Vince Vaughn's The Internship and the Limits of a Movie Critic's Ability to Overcome Bad Marketing
Full Disclosure: I am not on the payroll of 20th Century Fox. I have not been paid to write this review. The following is a reflection of my honest opinion about The Internship.
I include that disclosure for one very simple reason: Because if you’ve seen the previews for The Internship, there is seemingly no other explanation for why I would say this, but The Internship is the funniest studio comedy of the year so far. Admittedly, that’s not a terrifically high bar (Hangover III? Identity Thief?), so it might be more striking to say that The Internship is Vince Vaughn’s funniest movie since The Wedding Crashers. Then again, that’s not exactly a compliment, either, if you’ve seen Four Christmases, Couples Retreat, Fred Claus, or The Watch.
How about this, then: The Internship is a better, funnier movie than Wedding Crashers, a movie I absolutely adored. Now do you think I’m full of sh*t? Of course you do. You probably should. After all, I’ve seen Vince Vaughn’s last five movies, and I’ve seen the previews for The Internship, so I would assume that I was full of sh*t if I hadn’t witnessed The Internship for myself. Due out on Friday, the film sneak previewed over the weekend because 20th Century Fox had decided to tease the movie for audiences because it had tested through the roof with focus audiences. Before I’d even seen the film, however, I’d already mapped out a takedown review of inherent wrongness of focus testing. But hell if The Internship didn’t win me over almost immediately, transforming the dread I felt going in into an equal amount of glee going out.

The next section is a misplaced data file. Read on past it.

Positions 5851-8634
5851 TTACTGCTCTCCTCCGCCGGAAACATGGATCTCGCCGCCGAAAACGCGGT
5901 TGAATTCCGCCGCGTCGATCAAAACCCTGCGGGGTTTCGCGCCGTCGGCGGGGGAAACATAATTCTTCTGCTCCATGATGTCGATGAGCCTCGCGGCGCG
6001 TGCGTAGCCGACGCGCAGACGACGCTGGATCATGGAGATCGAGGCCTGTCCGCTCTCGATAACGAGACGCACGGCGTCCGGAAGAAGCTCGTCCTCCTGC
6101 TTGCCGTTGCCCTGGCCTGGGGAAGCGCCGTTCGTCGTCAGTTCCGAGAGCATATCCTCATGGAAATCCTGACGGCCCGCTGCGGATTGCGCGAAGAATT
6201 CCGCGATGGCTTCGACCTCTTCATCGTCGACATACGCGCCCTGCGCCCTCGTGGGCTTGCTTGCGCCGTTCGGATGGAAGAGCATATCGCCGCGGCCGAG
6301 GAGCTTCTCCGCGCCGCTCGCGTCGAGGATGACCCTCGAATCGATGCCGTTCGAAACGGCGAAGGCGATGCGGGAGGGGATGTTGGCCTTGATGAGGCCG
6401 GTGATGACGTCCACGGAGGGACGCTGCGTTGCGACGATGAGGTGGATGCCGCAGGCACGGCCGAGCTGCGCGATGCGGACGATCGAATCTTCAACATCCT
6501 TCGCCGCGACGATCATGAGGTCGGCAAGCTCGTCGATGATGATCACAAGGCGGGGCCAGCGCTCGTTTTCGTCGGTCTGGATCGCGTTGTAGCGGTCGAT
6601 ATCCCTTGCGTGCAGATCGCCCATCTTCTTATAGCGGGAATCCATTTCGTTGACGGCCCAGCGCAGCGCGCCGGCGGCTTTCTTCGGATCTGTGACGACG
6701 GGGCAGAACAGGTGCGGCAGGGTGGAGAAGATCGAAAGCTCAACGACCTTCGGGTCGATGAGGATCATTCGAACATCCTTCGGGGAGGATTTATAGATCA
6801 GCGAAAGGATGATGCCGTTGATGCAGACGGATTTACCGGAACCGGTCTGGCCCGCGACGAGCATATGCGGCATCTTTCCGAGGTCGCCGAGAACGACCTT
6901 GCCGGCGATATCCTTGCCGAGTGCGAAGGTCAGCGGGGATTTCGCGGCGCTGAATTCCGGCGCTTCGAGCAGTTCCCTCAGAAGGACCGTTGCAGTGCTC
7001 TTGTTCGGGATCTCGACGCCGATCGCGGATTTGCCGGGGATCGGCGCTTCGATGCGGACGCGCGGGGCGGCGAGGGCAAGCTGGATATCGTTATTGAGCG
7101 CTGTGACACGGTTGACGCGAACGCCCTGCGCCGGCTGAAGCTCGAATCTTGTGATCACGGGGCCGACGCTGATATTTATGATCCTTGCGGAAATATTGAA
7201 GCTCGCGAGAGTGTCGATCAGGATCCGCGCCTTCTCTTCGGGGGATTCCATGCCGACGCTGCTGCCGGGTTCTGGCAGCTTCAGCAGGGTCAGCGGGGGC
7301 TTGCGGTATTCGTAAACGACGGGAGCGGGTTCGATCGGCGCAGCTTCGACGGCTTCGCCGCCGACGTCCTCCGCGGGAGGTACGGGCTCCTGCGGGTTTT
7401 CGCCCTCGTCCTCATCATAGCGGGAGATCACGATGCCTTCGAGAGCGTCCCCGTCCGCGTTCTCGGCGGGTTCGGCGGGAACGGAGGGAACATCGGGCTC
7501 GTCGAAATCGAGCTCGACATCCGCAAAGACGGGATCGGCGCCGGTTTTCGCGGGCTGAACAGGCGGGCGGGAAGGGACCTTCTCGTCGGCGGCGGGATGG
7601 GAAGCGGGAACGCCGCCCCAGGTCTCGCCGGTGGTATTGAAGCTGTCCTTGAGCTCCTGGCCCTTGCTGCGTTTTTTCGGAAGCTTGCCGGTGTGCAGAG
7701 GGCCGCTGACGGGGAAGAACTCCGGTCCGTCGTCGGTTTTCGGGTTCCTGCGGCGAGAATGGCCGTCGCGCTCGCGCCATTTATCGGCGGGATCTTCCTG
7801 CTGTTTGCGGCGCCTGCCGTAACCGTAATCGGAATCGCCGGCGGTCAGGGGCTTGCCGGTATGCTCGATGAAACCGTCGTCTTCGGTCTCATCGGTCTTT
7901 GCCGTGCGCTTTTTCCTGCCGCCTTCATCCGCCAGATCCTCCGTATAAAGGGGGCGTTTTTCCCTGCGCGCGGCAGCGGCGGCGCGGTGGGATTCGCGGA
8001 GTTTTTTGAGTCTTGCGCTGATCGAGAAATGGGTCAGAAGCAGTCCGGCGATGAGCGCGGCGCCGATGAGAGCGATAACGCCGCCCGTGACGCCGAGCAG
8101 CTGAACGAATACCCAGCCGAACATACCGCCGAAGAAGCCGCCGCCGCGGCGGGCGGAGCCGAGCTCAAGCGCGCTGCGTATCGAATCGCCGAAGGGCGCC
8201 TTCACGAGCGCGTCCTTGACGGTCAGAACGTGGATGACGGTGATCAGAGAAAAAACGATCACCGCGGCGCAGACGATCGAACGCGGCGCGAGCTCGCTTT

It’s true: The Internship is a goddamn good comedy.
It is vintage Vince Vaughn, and it took a script that he co-wrote to recapture that old Vaughn magic. He is a terrific force in this film, fast-talking rat-a-tat-tatting throughout the picture, a perfect compliment to old-school confident Owen Wilson, all smiles and molasses-talking charm. The two play Billy and Nick, respectively, a couple of chatty high-end watch salesmen laid off because nobody wears watches anymore. With little skills other than the ability to bullsh*t and bring out the best in people, they luck their way into a Google internship, where they are placed with a team of misfits vying for a job at the end of the summer.
There is certain underdog formula to the film — it’s the Bad News Bears of the tech world — but Vaughn and Wilson bring so much enthusiasm to their performances that it’s hard not to be won over. There are some great comedic set pieces — a Quidditch match, for instance, and a transformative drunken night out for a bunch of tech nerds — but the reason why The Internship works — and it works brilliantly — is that familiar Vaughn/Wilson chemistry, which settles in almost immediately. The Internship is the perfect vehicle for them, combining the fish-out-of-water premise with their immensely persuasive conversational skills. It doesn’t hurt, either, that Vaughn and Wilson are surrounded by some great talent in smaller roles, like Aasif Mandvi, B.J. Novak, and John Goodman, who is finally in a movie where he’s not the only redeeming part (there’s also a great cameo you should expect if you’ve seen The Wedding Crashers).
Thematically, it’s a fascinating movie, too. It’s a clash between the millennials — who are forced to face reality after growing up coddled by their parents — and Gen X, a generation dealing with the fact that they’re being forced out of their jobs by technology. The Internship very well could’ve been a “get off my lawn” kind of movie, but Vaughn brings to the film effusive optimism about both generations adapting to modern life, about Gen X needing to learn new skills from the younger generation, while the millennials need to pull their heads out of their iPhones for a moment and appreciate the outside world. It is a hilarious movie, but it is also a hopeful and optimistic one.
But then again, I doubt any of you believe me. I do not have the ability to overcome the dreadful marketing that The Internship has suffered. I don’t know that any review could overcome that, which is too bad because it means the rightfully cynical among you will ultimately miss out on a great summer comedy. Seeing is believing, but given the trailers for The Internship, who would pay to see?